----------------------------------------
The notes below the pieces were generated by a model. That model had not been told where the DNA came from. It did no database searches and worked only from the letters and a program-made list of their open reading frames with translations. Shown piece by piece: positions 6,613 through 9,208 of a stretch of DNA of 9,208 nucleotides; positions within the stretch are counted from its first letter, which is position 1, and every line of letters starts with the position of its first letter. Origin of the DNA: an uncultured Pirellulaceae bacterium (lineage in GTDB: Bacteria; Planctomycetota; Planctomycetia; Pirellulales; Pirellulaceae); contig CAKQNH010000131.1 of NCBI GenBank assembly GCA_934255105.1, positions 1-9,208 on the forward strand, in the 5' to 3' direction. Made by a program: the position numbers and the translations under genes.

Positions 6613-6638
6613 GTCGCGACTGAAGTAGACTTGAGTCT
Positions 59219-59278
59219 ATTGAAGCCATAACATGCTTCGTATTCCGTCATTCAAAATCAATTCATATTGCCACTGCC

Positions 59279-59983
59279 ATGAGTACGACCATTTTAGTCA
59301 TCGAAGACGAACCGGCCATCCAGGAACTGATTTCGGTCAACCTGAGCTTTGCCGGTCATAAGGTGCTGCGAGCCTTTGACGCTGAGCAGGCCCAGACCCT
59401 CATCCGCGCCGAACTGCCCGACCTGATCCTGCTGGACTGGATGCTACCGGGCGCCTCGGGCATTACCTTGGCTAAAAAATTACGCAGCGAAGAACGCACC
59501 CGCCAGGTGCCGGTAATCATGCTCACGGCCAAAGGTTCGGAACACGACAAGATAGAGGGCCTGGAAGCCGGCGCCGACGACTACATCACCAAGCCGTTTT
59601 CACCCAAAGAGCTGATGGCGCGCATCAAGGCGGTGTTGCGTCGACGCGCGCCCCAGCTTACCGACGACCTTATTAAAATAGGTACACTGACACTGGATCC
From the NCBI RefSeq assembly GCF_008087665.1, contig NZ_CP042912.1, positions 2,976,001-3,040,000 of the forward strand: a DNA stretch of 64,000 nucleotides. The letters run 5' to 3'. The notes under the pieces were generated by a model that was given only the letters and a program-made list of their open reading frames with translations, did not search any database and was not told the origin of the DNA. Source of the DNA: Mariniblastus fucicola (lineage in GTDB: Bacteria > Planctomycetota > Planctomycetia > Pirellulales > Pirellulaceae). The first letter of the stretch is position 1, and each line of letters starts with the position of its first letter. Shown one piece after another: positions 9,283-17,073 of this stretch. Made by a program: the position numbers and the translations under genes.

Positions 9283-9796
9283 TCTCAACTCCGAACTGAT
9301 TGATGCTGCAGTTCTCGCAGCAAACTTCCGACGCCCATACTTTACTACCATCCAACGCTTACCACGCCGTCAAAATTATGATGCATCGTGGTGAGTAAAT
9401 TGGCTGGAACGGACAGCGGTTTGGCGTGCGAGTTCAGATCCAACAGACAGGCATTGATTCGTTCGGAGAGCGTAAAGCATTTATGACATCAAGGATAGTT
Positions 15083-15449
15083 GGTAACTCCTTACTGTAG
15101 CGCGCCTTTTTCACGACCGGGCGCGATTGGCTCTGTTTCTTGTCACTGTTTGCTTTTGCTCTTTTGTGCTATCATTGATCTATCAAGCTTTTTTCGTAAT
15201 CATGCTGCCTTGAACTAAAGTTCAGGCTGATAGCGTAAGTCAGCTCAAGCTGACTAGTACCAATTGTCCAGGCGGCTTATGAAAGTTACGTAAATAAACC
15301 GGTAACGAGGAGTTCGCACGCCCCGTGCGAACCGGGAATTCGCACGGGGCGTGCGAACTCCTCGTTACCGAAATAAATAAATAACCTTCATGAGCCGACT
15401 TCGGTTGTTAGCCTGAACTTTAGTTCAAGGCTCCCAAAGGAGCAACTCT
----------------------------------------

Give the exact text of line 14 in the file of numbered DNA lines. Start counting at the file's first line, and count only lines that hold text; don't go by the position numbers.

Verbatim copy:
9283 TCTCAACTCCGAACTGAT